Women living with stoma bags welcome changes to accessible toilets

  • Watch the video report by Mike Griffiths

Women living with stoma bags have welcomed a new trial which will see signs put up outside accessible toilets raising awareness of hidden conditions.

Amber Davies, 23, from Builth Wells, told ITV News she has faced a "number of scenarios" where she has been challenged for using accessible toilets to change or empty her stoma bag which made her feel "uncomfortable".

Amber, a student at Cardiff University, said sometimes her bag needs to be changed up to 15 times a day - and described her illness as "chronic, debilitating" and "lifelong".

Amber Davies was diagnosed with ulcerative colitis at the age of 13 Credit: Amber Davies

On one occasion, Amber was accused of taking drugs in a disabled toilet while on a night out in Birmingham.

She took to social media to write an open letter detailing her experience and calling for a better understanding of her condition.

"People often don't see or understand there could be something deeper going on and often jump to conclusions and follow stereotypes before taking a step back.

"On a night out, people do jump to conclusions and think you're using accessible facilities for the wrong reasons - dealing drugs, having sex."

"It can be really difficult because it's largely invisible - the reasons behind needing the stoma and the stoma itself. To others you look "quite normal" - a young healthy person - when it isn't always the case."

Amber welcomed a new initiative by Cardiff Council which will see new signage put up outside accessible toilets around the city under the banner #BeTheChange.

The signs are designed to help support people living with hidden illnesses such as Alzheimer's, a stoma and anxiety. The council says 92% of people who need to use an accessible toilet don't have a visible illness.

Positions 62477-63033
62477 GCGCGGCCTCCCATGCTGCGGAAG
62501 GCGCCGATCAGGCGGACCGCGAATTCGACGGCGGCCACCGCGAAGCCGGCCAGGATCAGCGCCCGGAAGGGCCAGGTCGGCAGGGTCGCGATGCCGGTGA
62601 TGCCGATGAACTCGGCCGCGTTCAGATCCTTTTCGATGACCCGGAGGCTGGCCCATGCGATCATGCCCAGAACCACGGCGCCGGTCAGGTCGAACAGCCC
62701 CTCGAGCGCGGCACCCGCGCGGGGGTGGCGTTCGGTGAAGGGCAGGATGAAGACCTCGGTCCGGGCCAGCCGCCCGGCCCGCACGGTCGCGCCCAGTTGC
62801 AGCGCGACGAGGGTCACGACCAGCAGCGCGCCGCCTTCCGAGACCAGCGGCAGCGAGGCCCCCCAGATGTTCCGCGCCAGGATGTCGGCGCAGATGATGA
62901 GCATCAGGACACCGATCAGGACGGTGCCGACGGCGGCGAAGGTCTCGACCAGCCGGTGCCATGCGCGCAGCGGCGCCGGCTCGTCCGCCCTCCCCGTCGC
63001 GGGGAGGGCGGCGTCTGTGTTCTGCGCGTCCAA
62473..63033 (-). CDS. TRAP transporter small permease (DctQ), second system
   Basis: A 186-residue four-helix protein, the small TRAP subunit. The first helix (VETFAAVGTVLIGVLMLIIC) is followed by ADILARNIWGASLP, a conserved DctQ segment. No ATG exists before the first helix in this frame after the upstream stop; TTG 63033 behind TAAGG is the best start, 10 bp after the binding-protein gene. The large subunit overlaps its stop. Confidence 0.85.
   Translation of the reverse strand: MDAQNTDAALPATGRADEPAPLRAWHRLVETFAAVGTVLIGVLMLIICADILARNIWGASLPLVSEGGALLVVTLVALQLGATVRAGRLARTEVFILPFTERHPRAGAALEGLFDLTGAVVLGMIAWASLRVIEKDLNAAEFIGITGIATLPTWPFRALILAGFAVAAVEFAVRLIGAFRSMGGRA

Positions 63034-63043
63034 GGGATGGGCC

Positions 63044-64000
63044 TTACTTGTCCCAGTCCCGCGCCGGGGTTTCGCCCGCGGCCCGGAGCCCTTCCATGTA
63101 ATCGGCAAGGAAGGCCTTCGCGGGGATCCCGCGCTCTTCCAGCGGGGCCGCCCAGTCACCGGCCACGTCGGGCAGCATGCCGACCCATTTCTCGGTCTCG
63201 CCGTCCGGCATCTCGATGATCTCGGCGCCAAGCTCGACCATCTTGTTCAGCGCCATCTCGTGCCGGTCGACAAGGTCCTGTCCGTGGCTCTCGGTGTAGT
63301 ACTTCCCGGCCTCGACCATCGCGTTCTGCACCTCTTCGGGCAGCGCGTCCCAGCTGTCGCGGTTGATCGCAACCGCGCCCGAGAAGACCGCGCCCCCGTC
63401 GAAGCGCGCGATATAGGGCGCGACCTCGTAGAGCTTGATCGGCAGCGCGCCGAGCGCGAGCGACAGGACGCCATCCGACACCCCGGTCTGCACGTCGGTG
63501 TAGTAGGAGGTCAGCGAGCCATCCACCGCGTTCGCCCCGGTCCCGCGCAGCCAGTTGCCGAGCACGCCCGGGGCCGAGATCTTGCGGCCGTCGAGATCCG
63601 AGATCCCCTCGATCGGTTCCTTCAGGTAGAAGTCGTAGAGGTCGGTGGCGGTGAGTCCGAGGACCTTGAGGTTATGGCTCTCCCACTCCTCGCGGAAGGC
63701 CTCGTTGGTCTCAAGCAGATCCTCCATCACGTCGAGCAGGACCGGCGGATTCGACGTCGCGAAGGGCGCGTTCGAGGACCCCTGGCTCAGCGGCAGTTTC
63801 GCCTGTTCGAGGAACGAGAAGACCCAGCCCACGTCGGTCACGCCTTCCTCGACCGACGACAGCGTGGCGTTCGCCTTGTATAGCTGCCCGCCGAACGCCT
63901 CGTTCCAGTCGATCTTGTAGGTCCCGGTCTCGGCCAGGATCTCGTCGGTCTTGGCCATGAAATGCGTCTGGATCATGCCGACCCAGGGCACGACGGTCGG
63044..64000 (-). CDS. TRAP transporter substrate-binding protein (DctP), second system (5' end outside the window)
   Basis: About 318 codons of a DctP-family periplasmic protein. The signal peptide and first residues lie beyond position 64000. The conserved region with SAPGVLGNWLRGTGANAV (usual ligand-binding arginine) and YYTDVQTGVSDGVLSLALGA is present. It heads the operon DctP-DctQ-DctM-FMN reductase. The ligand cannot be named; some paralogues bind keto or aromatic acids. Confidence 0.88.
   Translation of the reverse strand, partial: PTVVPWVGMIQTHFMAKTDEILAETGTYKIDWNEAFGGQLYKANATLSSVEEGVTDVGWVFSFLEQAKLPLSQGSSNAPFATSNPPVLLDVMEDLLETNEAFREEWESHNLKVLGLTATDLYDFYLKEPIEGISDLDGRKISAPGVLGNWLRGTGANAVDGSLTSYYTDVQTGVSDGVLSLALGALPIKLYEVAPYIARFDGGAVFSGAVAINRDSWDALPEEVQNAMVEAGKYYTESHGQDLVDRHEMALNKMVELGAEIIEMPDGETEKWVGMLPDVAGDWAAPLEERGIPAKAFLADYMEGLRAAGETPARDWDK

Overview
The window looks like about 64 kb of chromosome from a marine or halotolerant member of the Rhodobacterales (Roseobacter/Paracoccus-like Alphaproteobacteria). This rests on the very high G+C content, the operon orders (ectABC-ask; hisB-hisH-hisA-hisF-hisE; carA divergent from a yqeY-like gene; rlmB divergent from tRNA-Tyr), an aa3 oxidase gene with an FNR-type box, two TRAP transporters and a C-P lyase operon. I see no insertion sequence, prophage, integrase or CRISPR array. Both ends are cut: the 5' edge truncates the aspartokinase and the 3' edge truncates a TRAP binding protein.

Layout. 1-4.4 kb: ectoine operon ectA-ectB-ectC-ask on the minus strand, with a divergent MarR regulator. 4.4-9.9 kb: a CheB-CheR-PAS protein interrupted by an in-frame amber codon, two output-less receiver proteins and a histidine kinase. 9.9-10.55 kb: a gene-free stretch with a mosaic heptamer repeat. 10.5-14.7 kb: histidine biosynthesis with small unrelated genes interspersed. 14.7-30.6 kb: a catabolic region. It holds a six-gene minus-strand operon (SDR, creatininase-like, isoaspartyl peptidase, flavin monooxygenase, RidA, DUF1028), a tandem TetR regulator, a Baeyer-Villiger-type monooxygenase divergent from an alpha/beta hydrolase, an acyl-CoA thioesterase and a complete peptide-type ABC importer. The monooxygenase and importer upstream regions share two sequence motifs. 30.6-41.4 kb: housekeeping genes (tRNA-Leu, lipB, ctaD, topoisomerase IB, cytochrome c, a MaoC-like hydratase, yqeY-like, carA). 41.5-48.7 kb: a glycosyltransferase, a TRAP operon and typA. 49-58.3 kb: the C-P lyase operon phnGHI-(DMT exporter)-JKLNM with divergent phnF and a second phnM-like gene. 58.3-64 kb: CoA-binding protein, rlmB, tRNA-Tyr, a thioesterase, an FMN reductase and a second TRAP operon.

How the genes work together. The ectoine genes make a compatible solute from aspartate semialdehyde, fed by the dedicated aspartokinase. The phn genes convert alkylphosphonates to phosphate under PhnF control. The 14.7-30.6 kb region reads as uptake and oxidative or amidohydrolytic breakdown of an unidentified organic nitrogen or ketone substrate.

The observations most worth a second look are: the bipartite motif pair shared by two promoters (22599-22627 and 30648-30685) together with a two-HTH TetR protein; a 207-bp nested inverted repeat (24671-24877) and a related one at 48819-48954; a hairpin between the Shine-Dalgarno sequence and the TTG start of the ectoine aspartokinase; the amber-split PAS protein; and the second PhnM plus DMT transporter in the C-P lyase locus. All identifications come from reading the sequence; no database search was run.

"We're all guilty of jumping to conclusions. It won't only prompt people to think before they speak but educate people as well there are hundreds of invisible disabilities", Amber said.

Both Rachel and her son have the same genetic condition Credit: Rachel Allen

Rachel Allen and her son Jake both live with a stoma bag.

She said the introduction of the signs is "absolutely huge".

"I've had tutting behind me, looks - people judging me. As I stand here today you wouldn't think I had anything under my clothes, but I do.

"Those 92% are not represented with that wheelchair logo on those toilets - and that's why this sign is so important."

  • What is a stoma?

More than 102,000 people in the UK have a stoma and will wear a stoma bag either temporarily or for the rest of their life, according to the British Medical Journal.

A stoma (ostomy) is an opening on the wall of the abdomen that diverts the contents of the bowel out of the body. A bag fits around the stoma to collect the contents.

You may need a stoma if: • severe Crohn's or Colitis that is not responding to medical treatment• complications of your disease that will not respond to medical therapy• a perforated bowel• a high risk of cancer in the bowel• cancer in the bowelSome people choose to have a stoma if they feel it will improve the quality of their lives.

If you have an ileostomy, you will wear a stoma bag that opens at the bottom so you can empty it. An ileostomy produces semi-liquid waste continuously, so the bag often needs to be emptied several times a day.

Crohn's and Colitis UK has more information on its website about living with a stoma.